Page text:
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Feather's Miscellany: Surgical Ward Trio

"Each time I enter hospital, (and I go three times a week to be dyalised) I seem to gain more insight into human nature; as if Im the observer of a pageant being played out where my fellow patients and the staff are the players,'' writes John Waddington-Feather.

At the beginning of June, I was admitted into hospital for an abdominal operation, which proved more complicated than expected. Consequently, I spent five days in intensive care and another couple of days in a surgical ward before I came home.

Each time I enter hospital, (and I go three times a week to be dyalised) I seem to gain more insight into human nature; as if Im the observer of a pageant being played out where my fellow patients and the staff are the players. Indeed, as I grow older life in general is becoming a pageant of sorts, as Shakepeares Jacques in As You Like It once observed; though I hope I never begin to view it through the cynical eyes of poor Jacques. Lifes too brief and precious to waste on cynicism, which we get bombarded with these days through the media and elsewhere. It drips on life like an acid on metal.

In the surgical ward there were six fellow patients. When I entered it, the men there seemed just ordinary guys; but as we got to know each other better a rich tapestry of life opened before me. Like myself my immediate neighbours were elderly. George had been an engineer all his life; John had been a police inspector and then a self-employed gardener; and Cliff had begun life at seventeen as a regular soldier before hed served his time and left the army to work as a farm labourer. All had had their share of tragedy, yet all were optimistic and cheery, making life more pleasant for those in their company.

John was a motorbike fanatic and knew all there was about biking. Thats what had landed him in hospital, for hed been riding a high-powered bike when hed been clipped by a hit-and-run driver. He couldnt remember anything about his accident till hed woken up in hospital with a fractured pelvis and broken ribs. He was in much pain but bore it stoically as we chatted in between rests.

Hed had an interesting career in the police force in Shropshire and Herefordshire before retiring back to his native Shrewsbury. There hed set up a gardening business for he was a keen gardener, till a heart attack had forced him to give up gardening. It was quite interesting listening to him and George talk about the different styles of gardening in Britain and Australia where George had spent many years of his life and was very knowledgeable about the flora and soil structure there compared with Britain.

George had ended up in hospital with a bladder infection picked up on the flight back from Australia where hed been visiting his nine children. Hed emigrated as a young married man and all his family had been born in various parts of Australia during the thirty five years hed lived out there; ten of them in Tasmania. Hed developed an interesting accent. When he spoke about things in general, he spoke with a pronounced Black Country accent, where hed been born. Yet when he began telling us about Australia he subconsciously switched to an Aussie accent. Some of his family had come to visit him in hospital and listening to them, you might have been in the middle of Sydney. He was in a similar position to myself with his family for I have two daughters living in Adelaide, which hed visited often. I asked him why hed returned to England. I like the climate better than the Aussie climate, he replied!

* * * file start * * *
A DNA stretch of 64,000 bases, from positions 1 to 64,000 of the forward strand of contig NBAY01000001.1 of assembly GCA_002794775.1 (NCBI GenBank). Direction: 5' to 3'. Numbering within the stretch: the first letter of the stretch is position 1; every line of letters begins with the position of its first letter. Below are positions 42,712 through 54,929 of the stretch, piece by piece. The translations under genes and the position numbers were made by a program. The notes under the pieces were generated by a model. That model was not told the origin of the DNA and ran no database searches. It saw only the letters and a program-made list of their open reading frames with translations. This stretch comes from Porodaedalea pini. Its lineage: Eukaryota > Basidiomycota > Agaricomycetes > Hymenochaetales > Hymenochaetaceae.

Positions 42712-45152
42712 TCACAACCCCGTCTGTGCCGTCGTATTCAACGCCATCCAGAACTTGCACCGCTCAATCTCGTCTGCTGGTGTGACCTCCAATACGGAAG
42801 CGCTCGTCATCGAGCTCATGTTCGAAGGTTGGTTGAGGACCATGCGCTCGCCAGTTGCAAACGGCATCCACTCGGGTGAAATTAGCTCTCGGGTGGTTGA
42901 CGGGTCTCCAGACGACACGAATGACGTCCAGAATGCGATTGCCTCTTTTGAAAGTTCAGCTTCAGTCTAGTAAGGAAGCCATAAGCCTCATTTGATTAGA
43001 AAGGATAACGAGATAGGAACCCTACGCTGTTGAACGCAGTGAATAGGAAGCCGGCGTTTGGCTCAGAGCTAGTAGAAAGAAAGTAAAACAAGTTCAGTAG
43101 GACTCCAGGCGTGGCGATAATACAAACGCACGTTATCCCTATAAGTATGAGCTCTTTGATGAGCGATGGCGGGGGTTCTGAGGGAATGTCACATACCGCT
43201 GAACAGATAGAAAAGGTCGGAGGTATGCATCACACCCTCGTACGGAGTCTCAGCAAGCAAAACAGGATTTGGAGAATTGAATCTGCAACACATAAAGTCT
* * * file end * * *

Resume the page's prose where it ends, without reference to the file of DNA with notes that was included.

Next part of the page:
Cliff was the third fellow patient I got to know on the ward. He was a small wiry man bred and born in Shropshire and a Salopian to the core. Hed joined the army at seventeen and been all over the world with his regiment, The Kings Own Shropshire Light Infantry, now disbanded. Hed been an athlete and boxer in the army and had a fund of stories to tell us about his service life and afterwards when hed become a farm labourer. Hed had more than his share of tragedy for his first three wives had died young of cancer; then hed met a childhood sweetheart after thirty years and married her as his fourth wife.

After three days in the surgical ward I came home and had time to reflect on my hospital experiences. Id been superbly looked after by the nurses and doctors and Id met a wide variety of people. The longer I mused over these acquaintances, some of whom I would never see again, the more I realised how our daily lives are interlocked. No man is an island entire of himself, said Donne and how true that is. I and my fellow patients were all in the same boat; so were the lives of those who looked after us. The result was we responded warmly to each other and in the brief time we were together became good friends. What an ideal world it would be if that happened globally. The Kingdom of Heaven would truly be upon us. And on reflection, it occurred to me that that process of getting to know people well, no matter how briefly, had been going on all my life.

Now that Im nearing eighty, Im viewing life through the other end of a time-telescope; each phase of life merging with the next as the telescope slowly turns, till Im look through the eyepiece at my past life stretching out before me in a vast kaleidoscope. It cant be long now till the range of that telescope reaches a boundary when this life is done, and I move over a horizon into new dimension to meet again all those I have known and loved in this life.

John Waddington-Feather


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